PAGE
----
The Centers for Medicare and Medicaid Services (CMS) requires that DME suppliers maintain proof that any item dispensed was received by the beneficiary in the form of a Proof of Delivery document. This proof may be needed to substantiate payment. It may be requested by DMEMACs, recovery auditors, supplemental medical review contractors, or Comprehensive Error Rate Testing (CERT) medical review contractors. This Proof of Delivery must be maintained by the supplier for seven years from the date of service.
Who Can Sign?
One method of DME delivery is for the supplier to deliver the item directly to the patient or a designee who is accepting the item on behalf of the patient. When the item is delivered in this manner, the signature of either the patient or the designee is required on the Proof of Delivery. A designee can be someone with any relationship to the patient such as a neighbor or friend. The designee may not be the supplier themselves, an employee of the supplier, or anyone that has a financial interest in the delivery of the item. When a designee accepts the item on behalf of the patient, the relationship of the designee to the patient must be noted on the delivery slip. Furthermore, if the designee signs for the item, and their signature is not legible, their name should be printed below it.
“Description” of the Item
There are several things that must be included in the Proof of Delivery. Just some of them are listed here. All documentation that details the description of the item dispensed should be included. Examples of this are a voucher, an invoice, or even a statement in the supplier’s documentation. Further description of the item is required in the Proof of Deliver. This can include a narrative description, the item’s HCPCS code, its HCPCS code descriptor, and/or the item’s brand name / model number.
Methods of Delivery
There are three different methods of delivering a DME item. These include delivering the item to a nursing facility, having a service deliver the item to the patient or designee, or delivery directly to the patient or a designee. Regardless the method of delivery, the Proof of Delivery must demonstrate that the item delivered was the same as what the payer was billed for and that the patient received the item.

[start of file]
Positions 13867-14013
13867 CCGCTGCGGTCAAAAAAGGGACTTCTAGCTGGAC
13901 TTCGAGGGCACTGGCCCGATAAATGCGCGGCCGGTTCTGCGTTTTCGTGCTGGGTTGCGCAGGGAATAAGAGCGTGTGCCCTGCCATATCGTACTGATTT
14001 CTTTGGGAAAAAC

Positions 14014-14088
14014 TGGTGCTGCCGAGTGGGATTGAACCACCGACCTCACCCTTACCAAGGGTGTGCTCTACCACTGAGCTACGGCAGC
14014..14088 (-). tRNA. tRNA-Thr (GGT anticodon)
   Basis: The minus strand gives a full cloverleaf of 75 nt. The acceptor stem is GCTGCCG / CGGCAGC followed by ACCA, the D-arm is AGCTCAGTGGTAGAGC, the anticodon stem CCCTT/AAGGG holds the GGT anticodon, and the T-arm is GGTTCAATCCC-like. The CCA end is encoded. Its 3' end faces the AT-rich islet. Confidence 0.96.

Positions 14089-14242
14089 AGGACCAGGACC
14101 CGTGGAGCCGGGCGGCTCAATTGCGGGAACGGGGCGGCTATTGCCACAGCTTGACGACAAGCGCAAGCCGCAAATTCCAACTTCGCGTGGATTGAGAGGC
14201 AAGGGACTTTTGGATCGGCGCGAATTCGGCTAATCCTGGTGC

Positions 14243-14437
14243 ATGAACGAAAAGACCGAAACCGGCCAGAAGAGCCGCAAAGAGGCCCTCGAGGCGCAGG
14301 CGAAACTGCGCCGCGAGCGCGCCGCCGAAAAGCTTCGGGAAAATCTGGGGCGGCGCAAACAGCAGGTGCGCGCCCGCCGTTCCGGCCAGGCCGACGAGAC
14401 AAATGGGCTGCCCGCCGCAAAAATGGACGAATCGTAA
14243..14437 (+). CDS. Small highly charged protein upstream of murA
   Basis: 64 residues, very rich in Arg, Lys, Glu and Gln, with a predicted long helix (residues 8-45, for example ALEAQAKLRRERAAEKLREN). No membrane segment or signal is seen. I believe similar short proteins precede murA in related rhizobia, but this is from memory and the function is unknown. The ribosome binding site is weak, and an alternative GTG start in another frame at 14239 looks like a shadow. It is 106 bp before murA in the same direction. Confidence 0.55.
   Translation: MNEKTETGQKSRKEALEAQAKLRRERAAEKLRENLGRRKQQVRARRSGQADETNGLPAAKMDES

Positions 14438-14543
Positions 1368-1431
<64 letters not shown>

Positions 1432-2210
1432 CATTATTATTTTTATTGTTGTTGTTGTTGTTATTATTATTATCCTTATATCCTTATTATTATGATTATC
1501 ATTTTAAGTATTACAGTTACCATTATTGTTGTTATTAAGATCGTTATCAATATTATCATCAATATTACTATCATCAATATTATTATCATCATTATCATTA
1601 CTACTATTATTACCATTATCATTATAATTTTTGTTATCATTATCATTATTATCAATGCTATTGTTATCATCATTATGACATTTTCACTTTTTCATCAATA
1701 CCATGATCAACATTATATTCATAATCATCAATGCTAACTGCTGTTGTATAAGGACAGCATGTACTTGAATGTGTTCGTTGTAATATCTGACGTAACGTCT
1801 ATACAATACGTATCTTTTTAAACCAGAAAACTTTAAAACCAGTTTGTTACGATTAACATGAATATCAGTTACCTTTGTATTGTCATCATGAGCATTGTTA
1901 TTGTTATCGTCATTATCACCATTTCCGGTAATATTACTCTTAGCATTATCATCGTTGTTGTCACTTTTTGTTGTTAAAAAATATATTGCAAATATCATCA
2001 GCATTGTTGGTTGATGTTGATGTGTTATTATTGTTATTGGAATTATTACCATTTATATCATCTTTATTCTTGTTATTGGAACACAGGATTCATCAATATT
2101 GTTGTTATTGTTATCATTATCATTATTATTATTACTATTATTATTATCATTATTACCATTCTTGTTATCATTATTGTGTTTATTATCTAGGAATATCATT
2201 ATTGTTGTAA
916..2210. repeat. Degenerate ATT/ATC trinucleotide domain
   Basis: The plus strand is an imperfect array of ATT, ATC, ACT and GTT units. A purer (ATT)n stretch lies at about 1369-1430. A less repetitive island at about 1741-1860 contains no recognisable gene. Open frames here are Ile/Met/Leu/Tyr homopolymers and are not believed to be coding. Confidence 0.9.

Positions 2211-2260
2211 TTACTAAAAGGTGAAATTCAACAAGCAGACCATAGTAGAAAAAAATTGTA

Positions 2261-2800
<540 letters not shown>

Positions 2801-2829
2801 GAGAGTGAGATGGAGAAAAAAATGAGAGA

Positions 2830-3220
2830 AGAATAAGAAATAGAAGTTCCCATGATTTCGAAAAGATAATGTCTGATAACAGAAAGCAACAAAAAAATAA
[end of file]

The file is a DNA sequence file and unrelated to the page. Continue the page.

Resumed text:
To Be Continued...
Each of the three different methods of delivery have different Proof of Delivery requirements. Check back for next month's blog post which will include the requirements that exist when the item is delivered directly to the patient.
DISCLAIMER: The information provided here is intended to educate health care providers regarding compliance for ICD, CPT, and HCPCS coding. The information provided does not guarantee reimbursement and is accurate to the best of our knowledge at the time of this publication. Coding guidelines can change and we encourage you to stay up to date. The existence of a code does not guarantee payment.
About the Author
Dr. Jeffrey D. Lehrman, DPM, FASPS, MAPWCA, CPCDr. Lehrman is in private practice in Fort Collins, CO and operates Lehrman Consulting, LLC. He is a Diplomate of the American Board of Foot and Ankle Surgery, Fellow of the American Society of Podiatric Surgeons, and is recognized as a “Master” by the American Professional Wound Care Association. He is a Fellow of the American Academy of Podiatric Practice Management and an Expert Panelist on Codingline. In his role as a Consultant to the APMA Health Policy and Practice Department, Dr. Lehrman serves as an advisor to the APMA Coding Committee and the APMA MACRA Task Force. Dr. Lehrman sits on the board of directors of both the American Professional Wound Care Association and the American Society of Podiatric Surgeons. He is also on the editorial advisory board of the journal WOUNDS.